What we know about hurricanes Irma and Jose: facts, figures, forecast

A sailor leaves with his belongings after loosing his boat in Marigot, in Saint-Martin island devastated by Irma hurricane, on September 9, 2017. (File photo by AFP)
Updated 10 September 2017

What we know about hurricanes Irma and Jose: facts, figures, forecast

PARIS: Hurricane Irma has pounded the Caribbean, leaving at least 25 people dead, destroying thousands of homes and triggering a mass evacuation in the US state of Florida.
After making landfall in Cuba’s Camaguey archipelago late Friday, Irma is now bearing down on Florida, where authorities have ordered 6.3 million people to evacuate.
Irma, previously a top-rated Category Five storm, weakened Saturday to Category Four and then to a Category Three, packing 125 mile-an-hour winds (205 kilometer per hour).
With near-hurricane force winds lashing the Florida Keys starting around 8:00 p.m. (0100 GMT), the Miami-based National Hurricane Center (NHC) warned that “Irma is forecast to restrengthen” as it approaches mainland Florida.
A second Category Four hurricane, Jose, followed part of Irma’s track, but spared storm-hit Caribbean islands of St. Martin and St. Barts, which had already suffered catastrophic damage.
Jose is expected to veer north and pose no threat to the United States.
The death toll stands at at least 25: 12 in the French island of St. Barts and the Dutch-French territory of St. Martin; six in British Caribbean islands; at least four in the US Virgin Islands; at least two in Puerto Rico; and one in Barbuda.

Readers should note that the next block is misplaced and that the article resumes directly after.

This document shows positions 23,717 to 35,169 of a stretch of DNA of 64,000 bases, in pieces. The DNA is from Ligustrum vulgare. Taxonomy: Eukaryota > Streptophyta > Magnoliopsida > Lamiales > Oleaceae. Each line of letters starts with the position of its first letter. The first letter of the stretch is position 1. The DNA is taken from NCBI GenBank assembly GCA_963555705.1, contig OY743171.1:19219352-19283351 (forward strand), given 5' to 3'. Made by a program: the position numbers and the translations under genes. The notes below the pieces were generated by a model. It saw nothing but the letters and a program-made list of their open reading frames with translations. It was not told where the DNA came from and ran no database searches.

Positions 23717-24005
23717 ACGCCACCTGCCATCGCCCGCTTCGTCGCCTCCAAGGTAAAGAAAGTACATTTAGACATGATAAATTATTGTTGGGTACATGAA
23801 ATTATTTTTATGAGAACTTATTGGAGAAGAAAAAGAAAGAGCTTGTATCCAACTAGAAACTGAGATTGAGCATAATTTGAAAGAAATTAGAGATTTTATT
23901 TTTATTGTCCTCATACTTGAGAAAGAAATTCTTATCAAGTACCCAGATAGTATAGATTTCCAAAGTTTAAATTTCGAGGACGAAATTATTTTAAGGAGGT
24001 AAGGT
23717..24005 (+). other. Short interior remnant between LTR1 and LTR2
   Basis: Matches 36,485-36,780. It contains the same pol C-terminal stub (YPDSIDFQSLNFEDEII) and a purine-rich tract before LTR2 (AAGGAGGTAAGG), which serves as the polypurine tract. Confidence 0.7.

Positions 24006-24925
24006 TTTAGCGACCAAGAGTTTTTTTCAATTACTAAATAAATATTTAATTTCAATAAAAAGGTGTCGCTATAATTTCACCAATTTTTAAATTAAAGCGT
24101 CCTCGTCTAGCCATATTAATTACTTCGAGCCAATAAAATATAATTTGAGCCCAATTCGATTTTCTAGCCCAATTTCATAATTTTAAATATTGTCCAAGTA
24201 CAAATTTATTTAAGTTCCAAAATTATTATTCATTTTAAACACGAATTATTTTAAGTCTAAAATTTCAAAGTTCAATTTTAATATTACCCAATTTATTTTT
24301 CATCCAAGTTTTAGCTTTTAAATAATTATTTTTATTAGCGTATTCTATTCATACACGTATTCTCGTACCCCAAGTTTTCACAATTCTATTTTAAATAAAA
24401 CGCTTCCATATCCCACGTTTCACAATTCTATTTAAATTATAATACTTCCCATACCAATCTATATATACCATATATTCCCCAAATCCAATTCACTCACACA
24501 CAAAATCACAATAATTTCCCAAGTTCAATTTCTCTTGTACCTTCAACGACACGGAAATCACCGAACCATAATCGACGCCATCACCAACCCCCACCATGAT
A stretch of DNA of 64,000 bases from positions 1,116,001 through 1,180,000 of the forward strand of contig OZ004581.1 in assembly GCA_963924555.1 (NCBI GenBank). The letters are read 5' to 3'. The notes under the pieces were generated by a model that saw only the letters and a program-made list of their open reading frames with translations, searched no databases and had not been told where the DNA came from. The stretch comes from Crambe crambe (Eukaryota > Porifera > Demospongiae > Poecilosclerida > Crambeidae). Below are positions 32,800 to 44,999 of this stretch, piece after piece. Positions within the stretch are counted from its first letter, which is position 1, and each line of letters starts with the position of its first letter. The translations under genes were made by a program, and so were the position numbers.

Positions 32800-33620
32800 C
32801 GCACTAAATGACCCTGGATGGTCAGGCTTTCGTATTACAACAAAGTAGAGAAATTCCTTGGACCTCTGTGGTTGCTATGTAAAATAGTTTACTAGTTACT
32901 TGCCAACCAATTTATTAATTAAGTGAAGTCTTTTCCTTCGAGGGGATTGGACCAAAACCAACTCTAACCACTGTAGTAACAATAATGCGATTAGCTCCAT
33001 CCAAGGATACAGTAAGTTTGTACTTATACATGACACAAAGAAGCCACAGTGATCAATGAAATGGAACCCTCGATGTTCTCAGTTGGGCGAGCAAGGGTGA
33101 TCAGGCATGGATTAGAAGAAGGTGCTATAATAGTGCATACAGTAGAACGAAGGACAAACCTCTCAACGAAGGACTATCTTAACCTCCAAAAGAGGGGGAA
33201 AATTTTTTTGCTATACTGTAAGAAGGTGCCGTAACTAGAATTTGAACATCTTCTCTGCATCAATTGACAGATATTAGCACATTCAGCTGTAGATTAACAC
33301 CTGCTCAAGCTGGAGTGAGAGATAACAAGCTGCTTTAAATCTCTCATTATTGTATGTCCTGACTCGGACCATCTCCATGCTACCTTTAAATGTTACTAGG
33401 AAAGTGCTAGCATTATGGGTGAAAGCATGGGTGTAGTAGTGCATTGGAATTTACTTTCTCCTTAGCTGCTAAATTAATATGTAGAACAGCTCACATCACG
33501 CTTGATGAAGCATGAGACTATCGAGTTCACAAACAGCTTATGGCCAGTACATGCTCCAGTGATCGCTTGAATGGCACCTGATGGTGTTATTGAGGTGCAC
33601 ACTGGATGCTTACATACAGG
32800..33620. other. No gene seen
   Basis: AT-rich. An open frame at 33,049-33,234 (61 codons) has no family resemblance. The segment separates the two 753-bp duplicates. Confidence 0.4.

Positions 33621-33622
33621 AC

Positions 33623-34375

The International Red Cross says 1.2 million people have already been affected by Irma — a number that could rise to 26 million.
The bill for loss and damage could hit $120 billion (100 billion euros) in the United States and Caribbean, according to data modelling firm Enki Research.
Irma hit the tiny Caribbean island of Barbuda on Wednesday with winds up to 295 kph. The island suffered “absolute devastation,” with up to 30 percent of properties demolished, Prime Minister Gaston Browne said.
One person is known to have died on the island of 1,600 residents, apparently a child whose family was trying to get to safer ground.
Irma then slammed into the holiday islands of St. Barts and St. Martin, wielding monster winds and torrential rain.